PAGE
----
I arrive when the boys are getting ready for breakfast. One of them wants me to sew on a button, another needs his sport kit washed. He should really have put it in the laundry yesterday, but I help him out. Life at boarding school is busy and it's easy to forget things.
There are 59 boys in the house, aged 13 to 18, and 47 of them are boarders. I try to be a mother to them while they're away from home and make sure they're happy and comfortable.
After breakfast, I sort the laundry, checking every item has a name tag before it goes in the wash. Then I take a look at the fridges in the "brew rooms", where the boys make their snacks. There's some bacon lying about, which should be wrapped. I put it in a bag and leave a note.
During break, I talk to my two cleaners and we swap news, as women like to do. Apparently, one boy's room is a real mess, with clothes all over the place. I don't mind a bit of untidiness but this is too much, so I send a note to Dr Boscher, our housemaster.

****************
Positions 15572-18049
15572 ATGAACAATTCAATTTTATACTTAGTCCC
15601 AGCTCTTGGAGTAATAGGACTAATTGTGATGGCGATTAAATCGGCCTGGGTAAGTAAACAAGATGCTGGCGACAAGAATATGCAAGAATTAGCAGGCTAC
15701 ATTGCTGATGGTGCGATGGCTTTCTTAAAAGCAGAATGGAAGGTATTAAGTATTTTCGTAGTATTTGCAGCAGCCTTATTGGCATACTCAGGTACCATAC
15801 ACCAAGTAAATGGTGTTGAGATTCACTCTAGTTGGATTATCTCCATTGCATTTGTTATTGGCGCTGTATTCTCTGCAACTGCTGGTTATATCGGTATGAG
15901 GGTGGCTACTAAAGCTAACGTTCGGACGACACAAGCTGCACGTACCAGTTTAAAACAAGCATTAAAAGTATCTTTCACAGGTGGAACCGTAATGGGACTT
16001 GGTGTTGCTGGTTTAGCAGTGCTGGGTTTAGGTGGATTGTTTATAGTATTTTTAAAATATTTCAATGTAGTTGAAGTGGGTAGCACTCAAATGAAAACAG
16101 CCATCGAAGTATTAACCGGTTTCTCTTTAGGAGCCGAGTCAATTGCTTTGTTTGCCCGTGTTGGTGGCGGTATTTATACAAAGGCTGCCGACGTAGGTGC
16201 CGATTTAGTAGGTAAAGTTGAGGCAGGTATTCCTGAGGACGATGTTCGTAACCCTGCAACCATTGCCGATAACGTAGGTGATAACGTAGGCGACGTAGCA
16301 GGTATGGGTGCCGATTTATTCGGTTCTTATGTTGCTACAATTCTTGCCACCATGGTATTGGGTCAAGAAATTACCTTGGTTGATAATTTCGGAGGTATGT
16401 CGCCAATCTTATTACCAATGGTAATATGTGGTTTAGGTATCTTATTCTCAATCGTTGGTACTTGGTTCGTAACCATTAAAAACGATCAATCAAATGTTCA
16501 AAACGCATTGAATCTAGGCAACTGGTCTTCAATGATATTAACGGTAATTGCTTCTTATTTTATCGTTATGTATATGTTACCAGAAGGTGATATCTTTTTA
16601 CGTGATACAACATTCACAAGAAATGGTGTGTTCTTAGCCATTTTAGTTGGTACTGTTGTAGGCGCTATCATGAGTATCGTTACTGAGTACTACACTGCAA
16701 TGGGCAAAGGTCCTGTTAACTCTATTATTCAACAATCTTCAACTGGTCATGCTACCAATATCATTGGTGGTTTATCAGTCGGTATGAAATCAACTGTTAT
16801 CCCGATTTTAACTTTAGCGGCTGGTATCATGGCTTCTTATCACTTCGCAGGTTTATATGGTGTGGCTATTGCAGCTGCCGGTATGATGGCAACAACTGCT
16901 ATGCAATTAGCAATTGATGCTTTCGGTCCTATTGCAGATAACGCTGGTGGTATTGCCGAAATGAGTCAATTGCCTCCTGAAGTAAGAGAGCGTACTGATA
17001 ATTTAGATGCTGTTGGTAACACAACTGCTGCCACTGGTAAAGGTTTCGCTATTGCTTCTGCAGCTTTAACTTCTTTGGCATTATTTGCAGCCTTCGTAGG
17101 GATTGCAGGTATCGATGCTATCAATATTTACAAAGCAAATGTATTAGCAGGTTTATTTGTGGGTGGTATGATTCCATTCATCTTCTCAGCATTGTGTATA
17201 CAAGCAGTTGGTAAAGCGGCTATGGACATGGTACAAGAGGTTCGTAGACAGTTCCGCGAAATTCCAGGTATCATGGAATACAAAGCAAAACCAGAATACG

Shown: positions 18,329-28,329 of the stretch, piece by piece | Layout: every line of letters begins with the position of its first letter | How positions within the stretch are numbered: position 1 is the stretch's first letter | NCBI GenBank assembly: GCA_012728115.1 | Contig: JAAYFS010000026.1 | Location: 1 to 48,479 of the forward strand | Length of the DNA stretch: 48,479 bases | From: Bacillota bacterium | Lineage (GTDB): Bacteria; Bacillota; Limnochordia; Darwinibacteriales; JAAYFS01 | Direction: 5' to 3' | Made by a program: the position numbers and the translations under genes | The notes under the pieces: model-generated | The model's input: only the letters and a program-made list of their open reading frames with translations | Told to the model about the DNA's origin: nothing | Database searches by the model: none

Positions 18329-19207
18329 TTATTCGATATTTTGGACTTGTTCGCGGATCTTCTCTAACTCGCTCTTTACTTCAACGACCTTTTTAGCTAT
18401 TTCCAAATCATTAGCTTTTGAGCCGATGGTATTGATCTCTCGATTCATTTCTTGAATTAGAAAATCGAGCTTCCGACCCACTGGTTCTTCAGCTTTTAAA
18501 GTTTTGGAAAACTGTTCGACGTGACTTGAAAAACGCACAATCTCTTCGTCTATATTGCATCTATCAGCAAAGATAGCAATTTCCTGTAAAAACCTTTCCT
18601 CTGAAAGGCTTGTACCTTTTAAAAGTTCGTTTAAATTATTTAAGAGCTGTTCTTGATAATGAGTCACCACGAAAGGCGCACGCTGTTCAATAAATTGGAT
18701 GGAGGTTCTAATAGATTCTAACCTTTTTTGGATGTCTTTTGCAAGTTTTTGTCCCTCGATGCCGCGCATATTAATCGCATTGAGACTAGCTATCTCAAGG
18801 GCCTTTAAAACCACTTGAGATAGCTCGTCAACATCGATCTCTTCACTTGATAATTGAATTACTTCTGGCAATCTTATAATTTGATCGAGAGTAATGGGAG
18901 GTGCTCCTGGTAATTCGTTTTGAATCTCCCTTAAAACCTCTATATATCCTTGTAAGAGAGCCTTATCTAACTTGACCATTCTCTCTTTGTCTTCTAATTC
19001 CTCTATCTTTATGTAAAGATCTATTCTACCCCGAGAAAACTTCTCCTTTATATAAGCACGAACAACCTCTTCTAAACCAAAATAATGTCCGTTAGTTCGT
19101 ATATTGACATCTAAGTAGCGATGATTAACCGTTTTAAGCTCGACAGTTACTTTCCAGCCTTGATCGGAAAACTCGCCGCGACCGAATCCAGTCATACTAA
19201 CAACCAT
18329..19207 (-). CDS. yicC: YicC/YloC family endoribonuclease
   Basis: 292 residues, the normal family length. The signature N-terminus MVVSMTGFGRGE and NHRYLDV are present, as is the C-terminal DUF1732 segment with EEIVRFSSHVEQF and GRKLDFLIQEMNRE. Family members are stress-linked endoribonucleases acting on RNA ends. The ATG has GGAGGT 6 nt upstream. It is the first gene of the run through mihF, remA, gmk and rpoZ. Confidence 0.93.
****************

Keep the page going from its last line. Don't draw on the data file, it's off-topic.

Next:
Later on, the power goes off on the first floor so I call the electrician. It turns out that one of the boys has melted butter in the toaster. Then a parent rings to check that their son is taking vitamins. I assure them he is, and tell them not to worry.
At lunchtime, I'm in my room and boys drop by for a chat. One of them has lost his tie, so I find a spare. The boys are always losing things - books, ties, even shoes. The afternoon is quieter. I do some mending and paperwork and catch up on emails. Then I water Dr Boscher's geraniums because he tends to forget.
I've been matron here for seven years, and love every minute. It's a privilege to see the boys grow up, from cheeky children to responsible young men. And people never take me for granted. At the end of every term Dr Boscher buys me champagne, which is lovely.
Julie Burns is matron at Talbot House in Wellington College, Berkshire.
She was talking to Steven Hastings.